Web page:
October 09, 2020
Open Water Swimming has magical benefits for dippers and swimmers no matter the time of year, but during the winter months it is really important to be aware of added dangers, and take extra precautions against cold water shock, and hypothermia.
Open Water temperatures in Ireland tend to dip below 10C during October or November and not rise above that number until April, or even May. It’s a long slog!
But seasoned open water swimmers will tell you that even if you only get in for two minutes per week, it’s worth it for the initial endorphins, and continued acclimatisation. After five months of short dips under 10C, the summer highs of 16C will feel positively tropical!
So if you are planning to dip in open water in Ireland this winter, follow our advice below to make it a safe and enjoyable experience.
Tips for Winter Dipping in Ireland
Know your limits
· Before you get in any body of open water, it’s vital to understand your own ability and know your own limits. If you’re unsure of your ability, ask a coach for advice, or a friend who is experienced in open water – ideally bring them swimming with you!
Check the weather and water temperature
· During winter, it’s not just wind that you have to watch out for, ice can make entry and exit points treacherous, and freezing air temperatures will severely limit your time in the water.
· If swimming in the sea, you can find rough water temperatures via the information buoys on Met.ie. If swimming in a lake or river, ask locals, or take a thermometer with you.
Keep as warm as you can before getting in
· It’s a common myth that you should acclimatise to the temperature before you get in water. Arrive warm, get ready to swim quickly, and do not stand around on shore in your swimming things. Just get in!
Get in slowly to avoid cold water shock
· All Irish waters are cold enough to cause cold water shock just about every day of the year, but if you are a regular open water swimmer it is more likely to catch you out in the winter.
· Cold water shock is a range of natural reactions our bodies take to protect us from cold water. These reactions begin with gasping and hyperventilating, as your blood moves towards the middle of the body in a bid to keep warm. These reactions can progress to a loss of strength and muscle control, which prevents swimming and leads to drowning.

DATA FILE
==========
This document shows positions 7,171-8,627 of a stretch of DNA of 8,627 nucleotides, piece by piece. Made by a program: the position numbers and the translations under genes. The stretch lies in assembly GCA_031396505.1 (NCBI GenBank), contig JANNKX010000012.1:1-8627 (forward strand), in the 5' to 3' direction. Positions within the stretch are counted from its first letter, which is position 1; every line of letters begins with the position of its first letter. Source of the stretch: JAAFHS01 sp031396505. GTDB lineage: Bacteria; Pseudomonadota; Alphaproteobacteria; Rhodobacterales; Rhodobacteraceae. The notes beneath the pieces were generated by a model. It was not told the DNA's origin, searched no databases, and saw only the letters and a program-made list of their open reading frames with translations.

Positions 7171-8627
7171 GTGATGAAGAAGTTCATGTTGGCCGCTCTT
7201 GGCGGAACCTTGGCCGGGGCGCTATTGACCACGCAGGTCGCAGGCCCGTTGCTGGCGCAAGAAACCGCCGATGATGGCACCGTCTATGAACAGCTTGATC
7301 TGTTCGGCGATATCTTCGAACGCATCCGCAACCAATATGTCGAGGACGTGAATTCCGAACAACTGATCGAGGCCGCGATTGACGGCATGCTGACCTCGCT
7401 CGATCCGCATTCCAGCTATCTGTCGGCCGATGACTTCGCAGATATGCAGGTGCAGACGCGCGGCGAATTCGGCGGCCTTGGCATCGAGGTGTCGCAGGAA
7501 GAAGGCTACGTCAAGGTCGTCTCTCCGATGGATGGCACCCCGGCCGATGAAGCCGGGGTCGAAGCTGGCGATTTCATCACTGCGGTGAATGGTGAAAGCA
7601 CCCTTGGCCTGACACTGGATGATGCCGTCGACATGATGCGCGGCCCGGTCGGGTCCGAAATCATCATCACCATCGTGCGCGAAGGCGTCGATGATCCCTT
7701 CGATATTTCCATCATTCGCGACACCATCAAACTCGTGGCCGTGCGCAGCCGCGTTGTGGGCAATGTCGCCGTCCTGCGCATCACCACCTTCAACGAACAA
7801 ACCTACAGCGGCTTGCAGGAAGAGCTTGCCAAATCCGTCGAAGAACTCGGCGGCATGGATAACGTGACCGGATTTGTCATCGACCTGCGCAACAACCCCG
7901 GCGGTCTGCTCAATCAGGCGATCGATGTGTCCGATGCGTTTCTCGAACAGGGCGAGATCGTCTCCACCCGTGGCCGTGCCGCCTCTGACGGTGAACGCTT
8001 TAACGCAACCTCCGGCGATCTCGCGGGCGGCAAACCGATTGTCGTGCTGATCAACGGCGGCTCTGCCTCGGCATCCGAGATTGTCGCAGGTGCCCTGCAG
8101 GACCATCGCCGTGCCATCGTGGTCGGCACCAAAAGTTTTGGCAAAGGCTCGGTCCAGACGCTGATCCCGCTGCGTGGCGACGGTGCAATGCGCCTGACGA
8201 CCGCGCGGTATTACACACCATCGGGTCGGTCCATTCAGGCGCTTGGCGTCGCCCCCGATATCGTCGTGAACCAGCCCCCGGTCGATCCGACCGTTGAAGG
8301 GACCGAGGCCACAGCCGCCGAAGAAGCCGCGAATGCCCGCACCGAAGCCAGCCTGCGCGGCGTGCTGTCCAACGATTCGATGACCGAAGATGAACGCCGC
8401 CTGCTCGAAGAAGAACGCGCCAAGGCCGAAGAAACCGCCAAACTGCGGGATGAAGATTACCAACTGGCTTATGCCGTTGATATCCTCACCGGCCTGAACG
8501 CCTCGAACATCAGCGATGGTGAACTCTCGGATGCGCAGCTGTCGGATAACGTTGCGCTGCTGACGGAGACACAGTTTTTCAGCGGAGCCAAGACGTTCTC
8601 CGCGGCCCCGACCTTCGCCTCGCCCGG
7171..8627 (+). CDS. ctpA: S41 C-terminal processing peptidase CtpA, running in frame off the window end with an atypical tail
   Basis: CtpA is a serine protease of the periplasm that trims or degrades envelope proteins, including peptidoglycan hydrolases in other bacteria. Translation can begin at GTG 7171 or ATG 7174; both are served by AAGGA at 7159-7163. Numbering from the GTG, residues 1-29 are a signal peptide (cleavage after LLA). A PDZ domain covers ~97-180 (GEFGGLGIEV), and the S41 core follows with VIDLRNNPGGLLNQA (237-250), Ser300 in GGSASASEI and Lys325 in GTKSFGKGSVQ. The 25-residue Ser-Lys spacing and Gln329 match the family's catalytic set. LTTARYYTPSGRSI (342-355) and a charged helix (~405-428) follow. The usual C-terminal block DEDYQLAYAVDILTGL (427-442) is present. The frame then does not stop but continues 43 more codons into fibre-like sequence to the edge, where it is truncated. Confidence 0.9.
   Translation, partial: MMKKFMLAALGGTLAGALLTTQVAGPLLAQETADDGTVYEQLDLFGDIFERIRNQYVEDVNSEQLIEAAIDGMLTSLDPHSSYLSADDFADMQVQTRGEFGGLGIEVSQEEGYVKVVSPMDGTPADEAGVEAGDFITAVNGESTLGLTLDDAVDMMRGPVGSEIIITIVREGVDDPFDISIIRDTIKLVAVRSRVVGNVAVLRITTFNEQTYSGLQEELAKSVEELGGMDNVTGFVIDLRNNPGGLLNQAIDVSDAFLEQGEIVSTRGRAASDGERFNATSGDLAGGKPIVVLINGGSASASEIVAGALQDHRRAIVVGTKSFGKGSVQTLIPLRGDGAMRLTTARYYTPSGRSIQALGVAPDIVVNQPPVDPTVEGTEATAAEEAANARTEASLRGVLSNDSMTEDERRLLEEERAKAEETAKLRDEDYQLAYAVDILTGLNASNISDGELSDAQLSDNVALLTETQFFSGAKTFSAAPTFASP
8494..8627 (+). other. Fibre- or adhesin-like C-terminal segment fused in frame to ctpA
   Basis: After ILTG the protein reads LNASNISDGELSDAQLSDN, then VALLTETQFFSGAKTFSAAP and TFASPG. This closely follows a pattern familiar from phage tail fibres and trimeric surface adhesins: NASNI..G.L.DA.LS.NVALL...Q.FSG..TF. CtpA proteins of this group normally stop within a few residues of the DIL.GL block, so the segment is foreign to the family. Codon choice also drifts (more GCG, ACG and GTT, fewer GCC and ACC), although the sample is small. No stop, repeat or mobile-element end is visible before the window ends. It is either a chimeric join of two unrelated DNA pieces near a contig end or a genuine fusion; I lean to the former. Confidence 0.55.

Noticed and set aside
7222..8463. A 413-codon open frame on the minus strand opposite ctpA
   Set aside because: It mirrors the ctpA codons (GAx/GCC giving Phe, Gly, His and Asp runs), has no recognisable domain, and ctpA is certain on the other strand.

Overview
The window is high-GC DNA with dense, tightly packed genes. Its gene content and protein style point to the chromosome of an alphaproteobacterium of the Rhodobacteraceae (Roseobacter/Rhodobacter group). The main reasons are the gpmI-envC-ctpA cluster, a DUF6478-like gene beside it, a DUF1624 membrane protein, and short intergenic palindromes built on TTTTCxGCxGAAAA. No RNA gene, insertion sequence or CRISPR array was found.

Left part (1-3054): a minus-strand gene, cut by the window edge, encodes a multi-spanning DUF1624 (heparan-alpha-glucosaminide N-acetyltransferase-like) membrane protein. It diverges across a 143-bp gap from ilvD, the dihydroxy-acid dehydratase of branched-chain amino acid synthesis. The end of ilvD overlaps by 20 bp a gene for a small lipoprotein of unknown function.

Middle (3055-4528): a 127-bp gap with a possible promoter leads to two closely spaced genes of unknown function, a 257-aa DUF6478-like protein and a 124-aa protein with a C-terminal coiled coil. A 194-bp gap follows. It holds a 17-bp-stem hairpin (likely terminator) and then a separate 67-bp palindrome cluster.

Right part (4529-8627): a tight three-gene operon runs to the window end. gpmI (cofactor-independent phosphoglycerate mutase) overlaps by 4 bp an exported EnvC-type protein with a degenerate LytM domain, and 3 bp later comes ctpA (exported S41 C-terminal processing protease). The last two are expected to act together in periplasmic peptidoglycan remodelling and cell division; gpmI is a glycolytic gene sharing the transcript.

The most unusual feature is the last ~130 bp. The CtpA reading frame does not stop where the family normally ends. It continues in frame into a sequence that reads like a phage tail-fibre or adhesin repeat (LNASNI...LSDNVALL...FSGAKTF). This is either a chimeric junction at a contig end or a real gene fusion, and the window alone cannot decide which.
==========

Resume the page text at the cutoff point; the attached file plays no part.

· By getting into the water slowly, and splashing your torso and face before you immerse, you can control your breathing and help prevent more serious reactions.
For more information on cold water shock, please read the Royal Life Saving Society’s Cold Water Shock: The Facts.
Wear a watch to monitor time in water
· A watch can tell you how long you have been in and how long it will take you to get back to shore. This is crucial information for winter dippers and swimmers, should they begin to feel cold or show signs of hypothermia.
Know the signs of hypothermia
· Hypothermia creeps up slowly. It occurs when the body’s core temperature drops below 37C, and can first present in swimmers as persistent shivering, feeling cold, and having low energy.
· It's paramount that this swimmer's heat loss is reduced immediately and warmth restored gradually to ensure symptoms do not progress to more severe issues like uncontrollable shivering, confusion and loss of coordination.
· It's really important to understand the dangers of being cold, even before reaching a hypothermic stage, as if your hands are too stiff to get dressed, or you are shivering too hard to put your clothes on, or drink your tea, you risk getting colder and increasing chances of hypothermia symptoms.
· The best way to avoid this is to get out of the water before, or as soon as, you feel cold. You will learn to feel at what point this happens for you – and if you are wearing a watch you will be able to note your safe exposure time.
For comprehensive information on hypothermia symptoms, prevention measures and remedies, check out the HSE’s Preventing Hypothermia guide.
Bring extra layers for after and a hot drink, or soup
· Even the shortest open water dip in winter in Ireland will cause your body temperature to fall, and it is very difficult to warm up after swimming when the air and wind temperature is equally as low, if not colder.
· To help restore your warmth, bring extra, loose, warm layer(s) for your top half, a woolly hat, socks and gloves, and a hot drink, or even a cosy flask of soup. Pro tip: Hot water bottles are the height of winter dipping luxury!
Plan to get dressed quickly
· As soon as you get out of the water, focus on getting dressed above anything else. To be most efficient in this, as you get undressed, pack your clothes back into your bag as you take them off. Then when you go to get dressed, the first item will be the last you took off.
· Lots and lots of small, loose layers without fiddly zips and hooks are recommended. Jeans, tight leggings, and materials like lycra are not your friends after winter dips.
Exercise warms you up fastest
· The fastest way to properly warm up after you swim is exercise. A brisk walk after you have fully dressed and recovered, or running on the spot, or jumping jacks will stop the shivering in no time.
Always respect the Open Water, know your own limits and listen to advice from officials regarding weather and water conditions.
For more safety tips in open water, check out our full guide on Open Water Swimming Safety in Ireland.